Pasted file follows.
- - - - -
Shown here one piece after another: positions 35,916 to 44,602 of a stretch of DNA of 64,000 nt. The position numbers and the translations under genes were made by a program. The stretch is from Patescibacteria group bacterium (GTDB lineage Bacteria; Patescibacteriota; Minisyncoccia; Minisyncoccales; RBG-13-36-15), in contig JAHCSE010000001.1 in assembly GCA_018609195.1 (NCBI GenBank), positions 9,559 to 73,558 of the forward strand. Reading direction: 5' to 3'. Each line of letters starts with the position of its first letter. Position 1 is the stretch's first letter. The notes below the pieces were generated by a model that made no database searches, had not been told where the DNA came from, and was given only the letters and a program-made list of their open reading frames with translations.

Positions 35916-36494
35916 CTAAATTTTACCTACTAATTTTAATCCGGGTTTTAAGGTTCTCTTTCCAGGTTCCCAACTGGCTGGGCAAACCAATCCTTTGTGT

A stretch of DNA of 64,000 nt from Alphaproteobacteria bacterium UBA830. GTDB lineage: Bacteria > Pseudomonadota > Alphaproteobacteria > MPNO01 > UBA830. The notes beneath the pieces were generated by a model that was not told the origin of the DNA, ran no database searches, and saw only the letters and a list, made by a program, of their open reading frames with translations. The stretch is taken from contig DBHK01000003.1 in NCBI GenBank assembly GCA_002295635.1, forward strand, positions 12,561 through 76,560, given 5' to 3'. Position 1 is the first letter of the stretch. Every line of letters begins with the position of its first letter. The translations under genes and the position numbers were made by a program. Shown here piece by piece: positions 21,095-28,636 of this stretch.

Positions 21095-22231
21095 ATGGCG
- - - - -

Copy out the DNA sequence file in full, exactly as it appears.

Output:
Shown here one piece after another: positions 35,916 to 44,602 of a stretch of DNA of 64,000 nt. The position numbers and the translations under genes were made by a program. The stretch is from Patescibacteria group bacterium (GTDB lineage Bacteria; Patescibacteriota; Minisyncoccia; Minisyncoccales; RBG-13-36-15), in contig JAHCSE010000001.1 in assembly GCA_018609195.1 (NCBI GenBank), positions 9,559 to 73,558 of the forward strand. Reading direction: 5' to 3'. Each line of letters starts with the position of its first letter. Position 1 is the stretch's first letter. The notes below the pieces were generated by a model that made no database searches, had not been told where the DNA came from, and was given only the letters and a program-made list of their open reading frames with translations.

Positions 35916-36494
35916 CTAAATTTTACCTACTAATTTTAATCCGGGTTTTAAGGTTCTCTTTCCAGGTTCCCAACTGGCTGGGCAAACCAATCCTTTGTGT

A stretch of DNA of 64,000 nt from Alphaproteobacteria bacterium UBA830. GTDB lineage: Bacteria > Pseudomonadota > Alphaproteobacteria > MPNO01 > UBA830. The notes beneath the pieces were generated by a model that was not told the origin of the DNA, ran no database searches, and saw only the letters and a list, made by a program, of their open reading frames with translations. The stretch is taken from contig DBHK01000003.1 in NCBI GenBank assembly GCA_002295635.1, forward strand, positions 12,561 through 76,560, given 5' to 3'. Position 1 is the first letter of the stretch. Every line of letters begins with the position of its first letter. The translations under genes and the position numbers were made by a program. Shown here piece by piece: positions 21,095-28,636 of this stretch.

Positions 21095-22231
21095 ATGGCG